First Real Greek Bailout: Electricity
While Greece has had its fair-share of EURs funneled to it and through it over the course of the last year or two, it appears they have now created their first 'internal' bailout as things go from bad to worse. As Athens News reports, Greece will provide EUR250mm in emergency funds to its ailing electricity providers to prevent a California-style energy crisis. This liquidity injection to the country's power utlities was yet another unintended consequence of government intervention action. An increasing number of consumers stopped paying their electricity bills following the TROIKA's Greek government's infliction of EUR1.7bn property taxation via the electricity providers. The main power utility PPC had a liquidity hole blown through it as non-payments mounted and while regulators claimed the system needed at least EUR350mm to stay afloat, the government has agreed to allow PPC to hold EUR250mm of the property tax it has collected on behalf of the state until June 30 - by which time, it is hoped the utility will have managed to secure other lending facilities. Quite an incredible move - to force the electricity provider to gather the property taxes - and while this attempt clearly failed we suspect the next move will be food-and-water-rationing without proof of tax payment.
Greece will provide 250 million euros in emergency funds to its ailing electricity providers to prevent a California-style energy crisis, government officials said on Friday.
The liquidity injection removes the risk of a financial chain reaction which, according to regulators, was threatening to bring the country's electricity system to its knees.
The temporary aid will shore up the accounts of main power utility PPC, allowing it to maintain operations and reimburse other suppliers of electricity and natural gas on whom the smooth functioning of the country's energy system depends.
"The measure was taken to bolster PPC's liquidity position," one official told Reuters after a cabinet meeting that authorised the move.
Greece's energy market has fallen into disarray due to a combination of stagnant power demand, rising fuel costs and a government decision to use PPC as a tax collection vehicle.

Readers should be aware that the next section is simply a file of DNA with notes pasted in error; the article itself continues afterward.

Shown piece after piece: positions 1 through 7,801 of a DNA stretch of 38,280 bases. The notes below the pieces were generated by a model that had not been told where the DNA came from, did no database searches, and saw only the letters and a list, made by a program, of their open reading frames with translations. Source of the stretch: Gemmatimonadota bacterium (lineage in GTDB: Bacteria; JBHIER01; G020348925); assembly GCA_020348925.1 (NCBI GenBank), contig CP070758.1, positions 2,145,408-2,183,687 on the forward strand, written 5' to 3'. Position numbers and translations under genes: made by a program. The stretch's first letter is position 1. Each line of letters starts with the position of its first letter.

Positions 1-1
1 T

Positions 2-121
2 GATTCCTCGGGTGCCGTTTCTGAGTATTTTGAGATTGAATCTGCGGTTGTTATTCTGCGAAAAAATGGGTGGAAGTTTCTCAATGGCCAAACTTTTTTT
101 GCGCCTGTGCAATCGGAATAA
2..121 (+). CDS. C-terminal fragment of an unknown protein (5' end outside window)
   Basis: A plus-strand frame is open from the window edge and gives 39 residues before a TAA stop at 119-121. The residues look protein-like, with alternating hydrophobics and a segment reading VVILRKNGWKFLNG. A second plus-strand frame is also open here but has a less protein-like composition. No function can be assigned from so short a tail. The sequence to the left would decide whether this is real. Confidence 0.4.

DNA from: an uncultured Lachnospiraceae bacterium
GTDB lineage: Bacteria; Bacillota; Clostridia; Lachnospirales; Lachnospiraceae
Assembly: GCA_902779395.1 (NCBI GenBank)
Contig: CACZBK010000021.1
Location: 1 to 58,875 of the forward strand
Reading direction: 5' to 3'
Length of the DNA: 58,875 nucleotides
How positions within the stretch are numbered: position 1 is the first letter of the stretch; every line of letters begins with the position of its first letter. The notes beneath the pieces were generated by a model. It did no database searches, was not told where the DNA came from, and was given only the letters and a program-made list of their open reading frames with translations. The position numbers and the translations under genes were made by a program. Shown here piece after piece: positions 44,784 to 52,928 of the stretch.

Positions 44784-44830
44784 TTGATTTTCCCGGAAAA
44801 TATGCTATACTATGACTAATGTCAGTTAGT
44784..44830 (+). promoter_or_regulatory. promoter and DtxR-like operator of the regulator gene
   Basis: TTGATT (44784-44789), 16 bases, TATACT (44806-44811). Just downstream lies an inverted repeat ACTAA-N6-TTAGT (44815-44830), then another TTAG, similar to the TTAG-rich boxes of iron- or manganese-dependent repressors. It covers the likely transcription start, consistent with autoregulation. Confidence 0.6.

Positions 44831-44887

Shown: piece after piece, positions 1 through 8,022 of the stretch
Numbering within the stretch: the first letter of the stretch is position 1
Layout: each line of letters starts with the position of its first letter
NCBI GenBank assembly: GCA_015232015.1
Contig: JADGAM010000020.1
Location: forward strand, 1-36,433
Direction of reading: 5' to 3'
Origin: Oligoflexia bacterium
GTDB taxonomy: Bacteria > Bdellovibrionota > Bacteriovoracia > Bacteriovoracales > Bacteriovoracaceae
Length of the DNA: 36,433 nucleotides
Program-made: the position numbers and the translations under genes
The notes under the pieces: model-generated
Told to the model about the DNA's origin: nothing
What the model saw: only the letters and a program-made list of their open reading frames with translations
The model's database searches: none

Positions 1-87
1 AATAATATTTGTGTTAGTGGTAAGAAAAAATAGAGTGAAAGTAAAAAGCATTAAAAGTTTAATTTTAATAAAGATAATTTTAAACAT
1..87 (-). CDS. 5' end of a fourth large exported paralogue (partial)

An increasing number of consumers stopped paying their electricity bills after the government started collecting a 1.7 billion euro property tax through them last year, in a desperate effort to meet its budget targets under an EU/IMF bailout.
Non-payments blew a hole into the accounts of PPC, which is Greece's biggest power producer and its sole electricity retailer. PPC, which posted a record loss in the fourth quarter, is also the biggest client for upstart producers generating about 23 percent of Greece's electricity.
The liquidity crunch sparked fears of a power meltdown like the one that happened in 2001 in California, which suffered large-scale blackouts after its energy market collapsed.
In a paper released earlier this week, Greek electricity regulator RAE said the system needed an immediate liquidity injection of at least 350 million euros to stay afloat.
The government partly heeded the regulator's call on Friday, allowing PPC to retain until June 30 about 250 million euros of the property tax it has collected on behalf of the state.
This will be a temporary solution until the company's cash situation improves later this year, officials said. PPC said last week it agreed terms for a 960 million euro bank loan to cope with the liquidity crunch and roll over 1.12 billion euros of maturing debt later this year.
Energy is a sore point in the country's relations with its lenders. The EU and the IMF have been pressuring Athens to introduce more competition in its 5-billion euro retail power market by deregulating electricity prices and abolishing PPC's monopoly over coal, the country's cheapest and most abundant energy source. (Reuters)